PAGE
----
SEABROOK (AP) — A New Hampshire man who told reporters he had nothing to do with his ex-wife’s death and invited police to search his home was held without bail yesterday, accused of slashing her throat and leaving her body in a long-vacant concrete plant.
Earlier this week, Aaron Desjardin said he and Amanda “Amy” Warf had moved on after divorcing last year and were working out final parenting arrangements for their nearly 1-year-old son, William.
But yesterday, Desjardin was silent as he was arraigned in a Seabrook courtroom.
and held without bail.
Warf’s body was discovered last week by Exeter firefighters as they put out a fire at the concrete plant that had been vacant for more than 20 years. The plant isn’t far from where Warf worked at Exeter Hospital.
Prosecutor Susan Morrell told Judge Mark Weaver that Desjardin, who worked as a chef, intentionally severed Warf’s carotid artery.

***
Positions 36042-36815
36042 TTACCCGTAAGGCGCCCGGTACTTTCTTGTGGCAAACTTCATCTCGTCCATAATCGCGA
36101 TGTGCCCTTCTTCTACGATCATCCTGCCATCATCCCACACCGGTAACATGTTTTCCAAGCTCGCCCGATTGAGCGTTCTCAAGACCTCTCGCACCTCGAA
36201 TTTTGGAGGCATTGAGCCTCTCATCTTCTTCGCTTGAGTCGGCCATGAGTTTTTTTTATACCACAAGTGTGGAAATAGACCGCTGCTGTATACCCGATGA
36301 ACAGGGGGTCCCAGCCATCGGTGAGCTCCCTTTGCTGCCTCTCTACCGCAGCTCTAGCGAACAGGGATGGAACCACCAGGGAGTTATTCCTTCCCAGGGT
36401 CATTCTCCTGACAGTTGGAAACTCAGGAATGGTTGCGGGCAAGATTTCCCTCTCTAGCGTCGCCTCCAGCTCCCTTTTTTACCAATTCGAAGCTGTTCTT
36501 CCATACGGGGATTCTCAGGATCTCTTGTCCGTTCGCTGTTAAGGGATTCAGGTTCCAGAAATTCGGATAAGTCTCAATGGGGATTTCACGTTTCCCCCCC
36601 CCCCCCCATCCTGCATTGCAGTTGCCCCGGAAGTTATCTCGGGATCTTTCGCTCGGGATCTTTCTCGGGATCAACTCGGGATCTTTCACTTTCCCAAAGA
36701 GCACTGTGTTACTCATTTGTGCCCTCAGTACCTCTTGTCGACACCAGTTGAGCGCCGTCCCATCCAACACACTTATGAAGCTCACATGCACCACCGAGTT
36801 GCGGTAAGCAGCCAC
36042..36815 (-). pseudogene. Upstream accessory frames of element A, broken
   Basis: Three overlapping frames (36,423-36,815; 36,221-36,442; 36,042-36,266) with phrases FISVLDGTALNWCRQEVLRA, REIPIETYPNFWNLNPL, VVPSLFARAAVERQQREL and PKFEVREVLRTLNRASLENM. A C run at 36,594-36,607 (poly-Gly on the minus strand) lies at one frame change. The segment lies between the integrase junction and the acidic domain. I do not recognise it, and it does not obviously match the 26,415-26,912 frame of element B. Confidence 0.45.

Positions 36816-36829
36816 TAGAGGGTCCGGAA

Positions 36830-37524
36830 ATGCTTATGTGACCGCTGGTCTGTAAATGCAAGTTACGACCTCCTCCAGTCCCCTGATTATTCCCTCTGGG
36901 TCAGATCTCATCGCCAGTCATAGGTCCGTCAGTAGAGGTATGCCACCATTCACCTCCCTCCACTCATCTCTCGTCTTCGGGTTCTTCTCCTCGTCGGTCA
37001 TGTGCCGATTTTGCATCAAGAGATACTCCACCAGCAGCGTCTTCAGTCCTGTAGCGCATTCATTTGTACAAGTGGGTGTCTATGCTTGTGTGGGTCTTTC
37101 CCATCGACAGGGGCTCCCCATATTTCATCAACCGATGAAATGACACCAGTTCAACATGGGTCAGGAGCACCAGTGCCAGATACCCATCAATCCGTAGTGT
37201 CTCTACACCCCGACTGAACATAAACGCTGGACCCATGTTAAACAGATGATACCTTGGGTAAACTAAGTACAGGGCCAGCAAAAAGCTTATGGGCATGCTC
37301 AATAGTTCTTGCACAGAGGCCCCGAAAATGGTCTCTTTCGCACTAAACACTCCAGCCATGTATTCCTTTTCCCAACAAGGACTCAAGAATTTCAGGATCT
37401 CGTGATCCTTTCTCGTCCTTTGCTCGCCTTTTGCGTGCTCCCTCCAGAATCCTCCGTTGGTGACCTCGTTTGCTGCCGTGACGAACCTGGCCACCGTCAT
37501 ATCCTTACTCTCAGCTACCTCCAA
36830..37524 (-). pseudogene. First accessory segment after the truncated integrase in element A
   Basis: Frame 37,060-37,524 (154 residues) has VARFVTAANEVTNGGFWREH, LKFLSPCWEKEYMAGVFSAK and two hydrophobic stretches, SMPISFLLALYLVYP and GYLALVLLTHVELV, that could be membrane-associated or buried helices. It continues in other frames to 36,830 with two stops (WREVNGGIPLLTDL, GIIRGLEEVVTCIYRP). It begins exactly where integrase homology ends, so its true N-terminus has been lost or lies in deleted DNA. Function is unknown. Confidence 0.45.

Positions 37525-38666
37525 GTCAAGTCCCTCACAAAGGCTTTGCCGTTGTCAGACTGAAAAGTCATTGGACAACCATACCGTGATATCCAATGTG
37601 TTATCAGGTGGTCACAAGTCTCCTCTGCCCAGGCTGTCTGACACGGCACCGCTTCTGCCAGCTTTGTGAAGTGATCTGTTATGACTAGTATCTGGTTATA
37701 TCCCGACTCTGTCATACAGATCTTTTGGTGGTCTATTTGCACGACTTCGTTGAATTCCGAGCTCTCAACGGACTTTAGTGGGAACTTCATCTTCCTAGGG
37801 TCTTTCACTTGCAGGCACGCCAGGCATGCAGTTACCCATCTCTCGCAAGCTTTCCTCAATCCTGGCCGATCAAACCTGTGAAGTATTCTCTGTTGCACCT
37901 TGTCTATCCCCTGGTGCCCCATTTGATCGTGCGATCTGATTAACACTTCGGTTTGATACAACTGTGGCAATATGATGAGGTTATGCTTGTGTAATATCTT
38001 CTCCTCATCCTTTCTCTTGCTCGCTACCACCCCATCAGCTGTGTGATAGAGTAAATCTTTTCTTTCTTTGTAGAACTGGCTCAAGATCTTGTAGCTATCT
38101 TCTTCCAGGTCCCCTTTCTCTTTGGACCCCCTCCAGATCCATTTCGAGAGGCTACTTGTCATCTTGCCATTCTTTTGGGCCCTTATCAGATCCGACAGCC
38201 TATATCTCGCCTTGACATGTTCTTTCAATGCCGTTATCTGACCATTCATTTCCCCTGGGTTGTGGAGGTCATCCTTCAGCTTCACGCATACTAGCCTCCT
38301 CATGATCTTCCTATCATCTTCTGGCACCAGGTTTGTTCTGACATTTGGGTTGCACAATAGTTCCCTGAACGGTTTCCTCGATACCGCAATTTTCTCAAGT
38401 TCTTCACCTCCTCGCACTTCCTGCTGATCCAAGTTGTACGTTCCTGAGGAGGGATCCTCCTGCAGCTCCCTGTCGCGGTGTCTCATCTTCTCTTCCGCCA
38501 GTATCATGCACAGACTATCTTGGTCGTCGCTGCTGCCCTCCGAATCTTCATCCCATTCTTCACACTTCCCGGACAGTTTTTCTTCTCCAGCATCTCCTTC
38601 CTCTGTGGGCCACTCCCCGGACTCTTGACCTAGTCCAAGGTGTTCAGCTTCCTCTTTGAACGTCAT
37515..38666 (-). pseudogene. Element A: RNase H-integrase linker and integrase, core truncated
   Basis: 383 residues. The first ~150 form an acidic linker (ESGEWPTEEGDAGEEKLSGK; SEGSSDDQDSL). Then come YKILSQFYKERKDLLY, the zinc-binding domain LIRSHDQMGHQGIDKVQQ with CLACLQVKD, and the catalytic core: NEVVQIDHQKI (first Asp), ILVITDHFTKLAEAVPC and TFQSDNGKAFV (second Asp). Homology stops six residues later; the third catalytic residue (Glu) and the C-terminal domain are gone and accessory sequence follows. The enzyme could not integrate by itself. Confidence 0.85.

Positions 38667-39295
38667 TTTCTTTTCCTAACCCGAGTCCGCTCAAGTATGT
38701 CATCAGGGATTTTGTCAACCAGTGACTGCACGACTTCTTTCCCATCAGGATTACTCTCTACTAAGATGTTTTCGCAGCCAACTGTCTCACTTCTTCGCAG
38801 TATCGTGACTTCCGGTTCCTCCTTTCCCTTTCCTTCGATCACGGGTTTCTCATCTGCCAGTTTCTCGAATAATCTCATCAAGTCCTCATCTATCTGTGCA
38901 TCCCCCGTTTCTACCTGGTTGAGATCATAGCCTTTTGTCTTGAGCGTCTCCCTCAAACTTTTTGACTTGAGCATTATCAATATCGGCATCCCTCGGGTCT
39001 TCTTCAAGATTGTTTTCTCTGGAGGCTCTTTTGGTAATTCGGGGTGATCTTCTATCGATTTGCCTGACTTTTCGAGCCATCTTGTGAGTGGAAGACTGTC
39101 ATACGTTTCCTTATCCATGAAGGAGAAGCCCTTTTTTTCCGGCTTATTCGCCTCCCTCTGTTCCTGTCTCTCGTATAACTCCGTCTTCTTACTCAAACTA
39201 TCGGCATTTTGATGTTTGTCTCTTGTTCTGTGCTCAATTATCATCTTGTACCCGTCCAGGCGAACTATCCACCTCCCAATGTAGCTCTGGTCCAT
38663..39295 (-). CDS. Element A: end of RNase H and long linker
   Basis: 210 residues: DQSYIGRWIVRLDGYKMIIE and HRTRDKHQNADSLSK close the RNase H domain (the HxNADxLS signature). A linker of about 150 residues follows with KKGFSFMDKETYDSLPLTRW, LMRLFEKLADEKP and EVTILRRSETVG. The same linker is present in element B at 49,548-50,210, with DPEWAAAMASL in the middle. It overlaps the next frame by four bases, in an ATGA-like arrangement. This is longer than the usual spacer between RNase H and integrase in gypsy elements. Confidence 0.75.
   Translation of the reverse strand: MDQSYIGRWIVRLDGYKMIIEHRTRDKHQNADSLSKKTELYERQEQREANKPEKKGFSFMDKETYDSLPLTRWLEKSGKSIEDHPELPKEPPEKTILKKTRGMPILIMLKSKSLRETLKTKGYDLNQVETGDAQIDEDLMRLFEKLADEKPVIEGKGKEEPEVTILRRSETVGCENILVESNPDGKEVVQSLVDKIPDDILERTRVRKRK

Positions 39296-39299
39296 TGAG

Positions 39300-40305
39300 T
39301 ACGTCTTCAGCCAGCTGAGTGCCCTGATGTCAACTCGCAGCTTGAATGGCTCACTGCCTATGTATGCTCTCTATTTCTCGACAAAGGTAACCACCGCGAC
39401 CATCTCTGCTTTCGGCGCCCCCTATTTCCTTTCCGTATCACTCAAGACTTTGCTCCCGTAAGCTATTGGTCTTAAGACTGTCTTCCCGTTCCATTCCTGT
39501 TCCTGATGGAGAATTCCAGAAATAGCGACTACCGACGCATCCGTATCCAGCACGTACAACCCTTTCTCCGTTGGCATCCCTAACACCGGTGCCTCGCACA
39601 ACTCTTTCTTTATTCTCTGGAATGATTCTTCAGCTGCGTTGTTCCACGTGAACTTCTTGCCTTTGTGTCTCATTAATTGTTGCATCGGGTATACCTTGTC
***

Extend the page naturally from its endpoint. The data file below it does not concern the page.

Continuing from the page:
After the hearing, Morrell declined to identify the weapon used, saying the case file remains sealed. She also declined to discuss a possible motive or say if authorities believe Warf was killed in Exeter or elsewhere.
Morrell would also not say who is taking care of the couple’s young son, except that he is with family.
“We’ve been able to bring some closure to the family,” Morrell said.
None of Warf’s family members were in the courtroom. She was also buried yesterday.
Desjardin, of Epping, who has since remarried, was ordered to have no contact with his wife, Sarah Desjardin, his sister, Michelle Corson, and his former mother-in-law, Nancy Warf. Morrell said they are possible witnesses.
Desjardin, 36, was arrested Tuesday following days of statements denying involvement in the killing. He and Warf had been married for seven years and divorced 13 months ago.